Ferrari's F1 2022 engine gains greatest for more than 25 years – Motorsport.com

Ferrari bounced back from two difficult years to return to race-winning form in 2022, scoring a 1-2 at the opening race in Bahrain and three further victories in the first half of the season.
A key factor in Ferrari’s return to form has been its engine gains, which helped the team make up a big performance gap to the Mercedes, Honda and Renault-powered cars from the past couple of years.
While it was difficult to know just how good the F1-75 car was until the opening race of the season, the engine numbers coming out of Maranello indicated Ferrari had made a big step forward – beyond anything Binotto had seen before.
“We had some more clarity on the power unit, yes, because we knew where we were on the power unit, the regulations were consistent,” Binotto told Motorsport.com in an interview.
“On the power unit, we set big numbers in terms of objectives. And what I’ve seen that we have been capable of developing during last season for 2022 on the power unit, in more than 25 years in Maranello, I never saw that.
“That’s showing how much the team has been capable of delivering. So that was great on the power unit.”
The step forward by Ferrari came after it was hamstrung for engine performance through 2020 after development was frozen in reaction to the COVID-19 pandemic and the push to cut costs.
The impact was particularly clear in 2020, when Ferrari saw its form nosedive as it ailed to its worst championship finish in 40 years.
This was in part due to the FIA engine rule clampdown resulting from its investigation into Ferrari’s 2019 power unit and a subsequent private settlement with the Italian marque.
Mattia Binotto, Team Principal, Ferrari
Photo by: Alastair Staley / Motorsport Images
Although the gains made by Ferrari on its engine have been impressive this year, the team has also struggled at times with reliability. Charles Leclerc has twice retired from races while leading due to power unit issues, while teammate Carlos Sainz suffered an engine failure when running third in Austria.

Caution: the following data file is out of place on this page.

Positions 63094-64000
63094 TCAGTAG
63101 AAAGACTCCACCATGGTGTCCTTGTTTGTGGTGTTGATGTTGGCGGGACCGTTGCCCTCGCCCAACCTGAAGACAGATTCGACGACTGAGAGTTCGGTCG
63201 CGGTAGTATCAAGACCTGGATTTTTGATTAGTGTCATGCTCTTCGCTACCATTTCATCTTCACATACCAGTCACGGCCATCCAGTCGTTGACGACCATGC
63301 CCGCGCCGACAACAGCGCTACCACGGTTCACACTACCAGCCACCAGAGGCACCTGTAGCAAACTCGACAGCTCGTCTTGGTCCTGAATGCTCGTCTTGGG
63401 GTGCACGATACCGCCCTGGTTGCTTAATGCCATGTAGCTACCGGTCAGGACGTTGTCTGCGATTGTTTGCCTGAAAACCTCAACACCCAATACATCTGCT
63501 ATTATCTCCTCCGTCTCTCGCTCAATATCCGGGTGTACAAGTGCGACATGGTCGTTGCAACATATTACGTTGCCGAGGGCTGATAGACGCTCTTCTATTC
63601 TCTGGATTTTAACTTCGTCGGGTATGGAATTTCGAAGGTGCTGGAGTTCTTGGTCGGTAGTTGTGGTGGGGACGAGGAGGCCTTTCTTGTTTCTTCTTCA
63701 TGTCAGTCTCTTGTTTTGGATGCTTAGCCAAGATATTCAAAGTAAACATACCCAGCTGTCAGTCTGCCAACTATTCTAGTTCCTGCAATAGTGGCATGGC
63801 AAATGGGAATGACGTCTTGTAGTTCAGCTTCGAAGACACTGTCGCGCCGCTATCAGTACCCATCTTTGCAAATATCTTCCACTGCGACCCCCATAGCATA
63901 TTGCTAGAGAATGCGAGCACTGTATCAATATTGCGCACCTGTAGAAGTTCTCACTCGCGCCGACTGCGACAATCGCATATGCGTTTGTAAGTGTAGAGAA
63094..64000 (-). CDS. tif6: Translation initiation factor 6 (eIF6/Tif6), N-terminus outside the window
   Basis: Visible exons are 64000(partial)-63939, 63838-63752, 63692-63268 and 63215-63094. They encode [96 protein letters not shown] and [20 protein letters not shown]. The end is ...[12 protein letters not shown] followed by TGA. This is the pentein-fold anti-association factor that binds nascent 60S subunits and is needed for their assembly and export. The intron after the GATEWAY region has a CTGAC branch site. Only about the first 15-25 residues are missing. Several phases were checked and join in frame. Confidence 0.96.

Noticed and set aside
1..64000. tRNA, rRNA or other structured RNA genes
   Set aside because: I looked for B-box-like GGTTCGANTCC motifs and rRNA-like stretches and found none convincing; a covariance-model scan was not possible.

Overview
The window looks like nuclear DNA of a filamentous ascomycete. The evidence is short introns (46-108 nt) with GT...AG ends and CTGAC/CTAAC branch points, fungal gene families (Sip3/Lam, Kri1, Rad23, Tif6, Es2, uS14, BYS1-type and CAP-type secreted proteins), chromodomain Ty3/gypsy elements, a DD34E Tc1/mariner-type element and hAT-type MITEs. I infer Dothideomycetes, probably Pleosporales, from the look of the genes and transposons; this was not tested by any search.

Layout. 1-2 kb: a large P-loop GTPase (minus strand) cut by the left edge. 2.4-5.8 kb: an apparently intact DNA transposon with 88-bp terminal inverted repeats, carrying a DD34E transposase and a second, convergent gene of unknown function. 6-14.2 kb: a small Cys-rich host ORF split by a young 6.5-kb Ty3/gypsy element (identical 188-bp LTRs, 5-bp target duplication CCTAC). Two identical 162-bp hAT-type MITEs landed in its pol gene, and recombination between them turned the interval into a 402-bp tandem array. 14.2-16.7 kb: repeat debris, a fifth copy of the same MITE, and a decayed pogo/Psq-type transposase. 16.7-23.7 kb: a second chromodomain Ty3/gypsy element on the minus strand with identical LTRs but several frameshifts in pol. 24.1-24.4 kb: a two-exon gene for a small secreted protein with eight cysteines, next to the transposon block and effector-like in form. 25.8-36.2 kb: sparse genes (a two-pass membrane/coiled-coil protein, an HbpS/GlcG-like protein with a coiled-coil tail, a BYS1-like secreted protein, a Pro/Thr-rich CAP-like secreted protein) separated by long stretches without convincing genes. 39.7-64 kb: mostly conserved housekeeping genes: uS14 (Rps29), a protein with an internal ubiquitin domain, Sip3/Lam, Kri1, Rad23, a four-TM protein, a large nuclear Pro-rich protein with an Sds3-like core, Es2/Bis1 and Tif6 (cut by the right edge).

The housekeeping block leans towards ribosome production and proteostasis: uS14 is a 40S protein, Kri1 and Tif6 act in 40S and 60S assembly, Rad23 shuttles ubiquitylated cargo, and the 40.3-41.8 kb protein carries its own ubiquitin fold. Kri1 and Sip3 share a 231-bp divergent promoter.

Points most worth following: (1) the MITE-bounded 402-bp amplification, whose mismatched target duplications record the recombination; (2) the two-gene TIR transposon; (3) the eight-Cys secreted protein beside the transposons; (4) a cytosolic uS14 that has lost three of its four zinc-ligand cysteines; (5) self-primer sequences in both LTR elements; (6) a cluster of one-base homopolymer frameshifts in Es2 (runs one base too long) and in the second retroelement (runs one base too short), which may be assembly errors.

Asked if the reliability issues were a result of pushing too far on performance for 2022 due to the development freeze, Binotto replied: “I don’t know if it’s pushing it too far, because pushing on performance is never enough.
“Certainly, we will put priority on performance rather than reliability. What does it mean? That maybe we were short on our homologation plan.
“More than that, as well on the power unit, like for the others, we have got restrictions on dyno hours. And those restrictions have been influencing the result, because in other periods with no restrictions, you will simply multiplied the effort on the dyno for both performance and reliability.
“So being limited by dyno hours, you need to make your own choice when it’s September, October, November and December. And no doubt that we push the boundaries of the performance beyond what would have been a normal plan for reliability.
“But because we knew that it would have been important to recover the gap, then it could have been frozen for four seasons. Reliability can always be fixed later on.”
Binotto felt the emergence of fresh issues at the track this season on its power unit was part of the normal process through a season.
“Experiencing failures at the race track that are not fully-known problems compared to the bench, but may be problems which are [arriving] simply because we are adding experience to a very green project,” Binotto explained.
“With all the specificity of a race track compared to a bench you’re simply learning the product. I think that could have been expected. I’m not completely surprised.”
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